The four lifestyle factors selected in this study were based on their relevance and the availability of the data in the HIS during the four surveyed years. For the statistical analysis, these lifestyle factors were recoded as dichotomous indicators:
‘daily alcohol drinking’ (AL) was in 1997, 2001 and 2004 derived from 4 questions, whereby a subdivision between weekdays and weekend days was made (validated WHO questions). First it was asked if people drink during weekdays. If so, the number of days was asked. The same was applied for the weekend days. This was not the case in 2008. Only one general question was asked (validated question, recommended by Eurostat): ‘During the past 12 months, how often have you had alcoholic drinks of any kind (beer, wine, cider, spirits, cocktails, premixes, liquor, homemade alcohol…)?’ , with response categories 1) Every day or almost, 2) 5–6 days a week, 3) 3–4 days a week, 4) 1–2 days a week, 5) 2–3 days in a month, 6) Once a month, 7) Less than once a month, 8) Not in the past 12 months, as I no longer drink alcohol and 9) Never, or only a few sips or trials in my whole life. The response categories were recoded in two groups: daily drinkers versus all other categories;
‘current smokers’ (TA) was based on a combination of two questions: a) a filter question (only used in 2004 and 2008) ‘Have you smoked at least 100 cigarettes (about 5 packets) or the equivalent amount of tobacco in your entire life?’ (response categories: 1) yes and 2) no) and b) the validated WHO question (in 2008 slightly adapted to the guidelines of Eurostat) ‘Do you (now) smoke (at all nowadays)?’ (response categories: 1) Yes, daily, 2) Yes, occasionally and 3) Not at all). People who have smoked less than 100 cigarettes (first question) are not considered as ‘current smokers’ (no = 2), and those who have smoked that amount or more are considered as ever-smokers. ‘Current smokers’ (yes = 1) are those who smoke daily and those who smoke occasionally (response categories 1 and 2 of the second question) among the ever-smokers;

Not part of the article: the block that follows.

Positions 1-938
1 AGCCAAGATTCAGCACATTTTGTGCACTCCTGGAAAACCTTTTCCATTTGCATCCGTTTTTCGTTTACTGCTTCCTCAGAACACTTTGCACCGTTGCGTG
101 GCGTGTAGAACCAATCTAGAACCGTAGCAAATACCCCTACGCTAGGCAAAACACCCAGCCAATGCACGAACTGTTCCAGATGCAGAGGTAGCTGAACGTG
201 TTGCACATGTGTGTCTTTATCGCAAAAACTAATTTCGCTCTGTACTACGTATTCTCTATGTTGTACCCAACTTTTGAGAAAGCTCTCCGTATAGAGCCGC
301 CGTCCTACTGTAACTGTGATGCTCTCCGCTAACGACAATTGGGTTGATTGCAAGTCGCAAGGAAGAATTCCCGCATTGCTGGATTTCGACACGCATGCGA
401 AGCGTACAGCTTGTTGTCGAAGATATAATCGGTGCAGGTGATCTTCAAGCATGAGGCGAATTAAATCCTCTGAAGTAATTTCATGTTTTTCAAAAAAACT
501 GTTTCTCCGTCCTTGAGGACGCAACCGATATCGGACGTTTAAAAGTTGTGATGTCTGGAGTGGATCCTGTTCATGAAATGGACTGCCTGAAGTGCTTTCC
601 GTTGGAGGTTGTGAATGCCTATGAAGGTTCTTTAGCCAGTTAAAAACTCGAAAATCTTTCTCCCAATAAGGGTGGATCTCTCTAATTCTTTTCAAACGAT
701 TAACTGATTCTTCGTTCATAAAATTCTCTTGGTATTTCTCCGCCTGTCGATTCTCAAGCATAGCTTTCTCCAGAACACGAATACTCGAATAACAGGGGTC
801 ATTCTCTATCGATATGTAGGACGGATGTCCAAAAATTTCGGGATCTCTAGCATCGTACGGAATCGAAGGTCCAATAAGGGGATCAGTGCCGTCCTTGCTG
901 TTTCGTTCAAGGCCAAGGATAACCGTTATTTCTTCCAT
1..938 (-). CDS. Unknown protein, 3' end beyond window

‘daily consumption of fruit and vegetables’ (NH) was derived from a food frequency questionnaire (validated instrument in 2001, but adapted) and combines the results from two questions: ‘How often do you eat fruit?’ and ‘How often do you eat vegetables?’ Respondents indicating ‘once a day’ for both questions are considered as ‘daily consumers’ , all others as ‘not daily consumers’;
‘lack of leisure time physical activity’ (PA ) was based on a question recommended by a WHO group of experts  ‘What best describes your leisure time activities during the last year?’ , with the answer categories (two additional categories added to the validated instrument): 1) Hard training and competitive sport more than once a week, 2) Jogging and other recreational sports or gardening, at least 4 hours per week, 3) Jogging and other recreational sports or gardening, at most 4 hours per week, 4) Walking, bicycling or other light activities at least 4 hours a week, 5) Walking, bicycling or other light activities at most 4 hours a week and 6) Reading, watching TV or other sedentary activities, taking the last answer category (yes, lack = 1) versus the other answer categories (no lack = 2).
The questions on nutritional habits were included in the face-to-face questionnaire while the questions on the use of alcohol and tobacco were included in the self-administered questionnaire. The question on leisure time physical activity was first included in the face-to-face questionnaire (1997 and 2001) and later moved to the self-administered questionnaire (2004 and 2008).
Detailed information on educational attainment was collected from the face-to-face questionnaire and recoded into four educational categories, as proposed by the Organisation for Economic Co-operation and Development (OECD) : no or primary education, secondary inferior, secondary superior and tertiary education. Educational attainment was assessed at household level and defined as the highest educational degree of the reference person or his/her partner.